Here are the mammals we’ve spotted or seen evidence of in our yard.


We occasionally see bats, but given it’s night when they’re flying it’s hard to identify them. There are 7 species of bats locally, maybe someday we’ll have luck identifying them.



Gray Fox
(Urocyon cinereoargenteus)
We’ve spotted fox in the yards a few times, but they’re pretty quick, elusive, and hard to photograph.




Bobcat photo courtesy of Wikipedia

(Lynx rufus)
Lori spotted a bobcat one time in our backyard. I looked on our security camera footage later to see if I could see it, but it was pretty blurry so no good footage. I need to remember to wipe the cobwebs off of the lens from time to time.

Mountain Lion

Mountain Lion

Mountain Lion
photo courtesy of Wikipedia

(Puma concolor)
Fortunately, we haven’t actually seen a mountain lion, although we have seen their tracks, and in one case, a deer that was most likely a victim.


Black-tailed Deer


Black-tailed Doe & Fawn

Black Tailed Buck

Black Tailed Buck

(Odocoileus hemionus
Deer are a constant fixture around our garden, and the reason we have to have deer fencing around the entire yard. We used to see bigger herds, sometimes as many as 15-20 at time. Now we usually see smaller groups of 2-5 at a time. Occasionally we’ll see big bucks, but usually it’s does either with or without her youngsters.

Rabbits & Hares

Brush Rabbit

Brush Rabbit

Brush Rabbit

(Sylvilagus bachmani)
I have only spotted one rabbit in our yard, and I think it was willed into our yard by the mural in our bathroom which features an illustration of a rabbit that looks just like the one I saw. For the sake of our garden, I hope that’s the last rabbit I see in our yard.


Western harvest mouse

Western Harvest Mouse

Western Harvest Mouse photo courtesy NPS

(Reithrodontomys megalotis)
These mice are about 4 to 6 inches long and probably the most commonly seen one thanks to our cats.

House mouse

House Mouse

House Mouse photo courtesy of Wikipedia

(Mus musculus)
These mice are about 3 to 4 inches long and again, a favorite of the cats. They’re also the ones we see in the kitchen when the first cold snap sends them indoors.

Botta’s Pocket Gopher

Pocket Gopher

Botta’s Pocket Gopher photo courtesy of Wikipedia

(Thomomys bottae)
Our yard is regularly under attack from gophers and moles. Fortunately, most of the time it is moles, and at least they don’t eat the plants. Occasionally our cats will catch a gopher, or we’ll see them washed up dead after a big flood. You’re supposed to be able to tell whether it’s a gopher or mole by the type of tunnel they dig, but ours look the same regardless of who’s doing the digging.

Townsend’s Mole

Townsend's Mole

Townsend’s Mole

(Scapanus townsendii) – While they don’t damage plants like gophers do, moles are a big pest in our garden as their tunnels and mounds make it hard to walk and mow. They are sort of beneficial, as they eat slugs, but they also eat the worms that are good for the soil.

Vagrant Shrew

Vagrant Shrew

Vagrant Shrew

(Sorex vagrans)
The cats often find these, but they’re so small they treat them as toys rather than a food source. We usually catch them in the house alive after they momentarily escape the notice of whoever caught it, or we find them dead outdoors after the cats broke their “toy”. The day after I wrote this George was kind enough to help catch a shrew so I could identify it. Based on the measurements, it seems to be a Vagrant Shrew.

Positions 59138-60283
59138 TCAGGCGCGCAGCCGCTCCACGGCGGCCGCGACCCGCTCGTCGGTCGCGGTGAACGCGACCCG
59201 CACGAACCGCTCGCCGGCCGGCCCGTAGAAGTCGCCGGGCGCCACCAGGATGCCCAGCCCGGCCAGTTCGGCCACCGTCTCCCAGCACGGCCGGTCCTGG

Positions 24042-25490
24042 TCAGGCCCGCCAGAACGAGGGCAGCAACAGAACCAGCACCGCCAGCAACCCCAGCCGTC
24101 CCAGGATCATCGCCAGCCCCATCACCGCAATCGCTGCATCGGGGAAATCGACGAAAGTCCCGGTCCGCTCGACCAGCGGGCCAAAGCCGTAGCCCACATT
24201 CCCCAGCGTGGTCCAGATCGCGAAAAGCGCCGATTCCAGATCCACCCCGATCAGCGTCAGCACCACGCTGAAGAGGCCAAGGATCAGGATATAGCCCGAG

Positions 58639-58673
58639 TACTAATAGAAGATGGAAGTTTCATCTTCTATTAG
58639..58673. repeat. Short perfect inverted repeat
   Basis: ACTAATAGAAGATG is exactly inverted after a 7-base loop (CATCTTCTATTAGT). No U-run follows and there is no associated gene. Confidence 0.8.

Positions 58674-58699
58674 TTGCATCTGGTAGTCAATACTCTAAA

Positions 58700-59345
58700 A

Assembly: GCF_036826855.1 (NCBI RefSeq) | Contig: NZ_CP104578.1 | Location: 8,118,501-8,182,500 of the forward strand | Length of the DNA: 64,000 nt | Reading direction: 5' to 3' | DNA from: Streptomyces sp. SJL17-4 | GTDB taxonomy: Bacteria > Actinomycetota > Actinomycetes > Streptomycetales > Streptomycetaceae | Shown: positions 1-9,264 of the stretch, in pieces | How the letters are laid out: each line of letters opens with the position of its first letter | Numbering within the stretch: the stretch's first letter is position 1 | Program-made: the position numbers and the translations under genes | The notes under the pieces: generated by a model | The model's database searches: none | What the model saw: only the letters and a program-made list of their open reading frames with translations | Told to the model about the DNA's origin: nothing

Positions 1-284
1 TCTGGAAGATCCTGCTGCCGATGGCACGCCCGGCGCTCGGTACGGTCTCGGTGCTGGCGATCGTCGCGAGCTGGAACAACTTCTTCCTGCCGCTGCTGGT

Squirrels & Chipmunks

Surprisingly after growing up in the city and being surrounded by squirrels and chipmunks, I have only seen one squirrel here in Ferndale. According to the Humboldt Bay Wildlife Refuge viewing guide, the only local squirrels are ground squirrels, but the one I saw was up in a tree. So maybe it was something else doing a squirrel impersonation, or maybe it was a juvenile squirrel who didn’t listen to his mom telling him not to climb the trees.

California vole

California Vole

California Vole photo courtesy of Wikimedia

(Microtus californicus constrictus)
6-7.5 inches in length, with a 2 inch tail.

Long-tailed vole

Long-tailed Vole

Long-tailed Vole photo courtesy of Wikipedia

(Microtus longicaudus)
About 7 inches long, including a 3 inch tail.


Virginia Opossum

Virginia Opossum

Virginia Opossum photo courtesy of Wikipedia

(Didelphis virginiana)
One of my least liked visitors to the garden. They’re ugly, and they rip up vegetation looking for food. We recently came home to find one lying dead on our sidewalk. Or at least I thought it was dead. His acting routine fooled me until we walked away and he got up and waddled off like he was drunk. Did I mention they’re really ugly? They’re even uglier when they’re playing dead.


Striped Skunk

Striped Skunk
(Mephitis mephitis)
Unfortunately, these are too common in our garden. They like living under our house although I do my best to keep them out of there. Every once in awhile we’ll have a skunk bomb go off under the house. A couple of times it’s been right under the bedroom, and it woke me up. It was so strong I had to go sleep in another room. I can’t imagine what it’s like to get your face sprayed by a skunk. One time we were coming home and we saw a couple of skunks mating in our driveway. We allowed them to finish and came back later.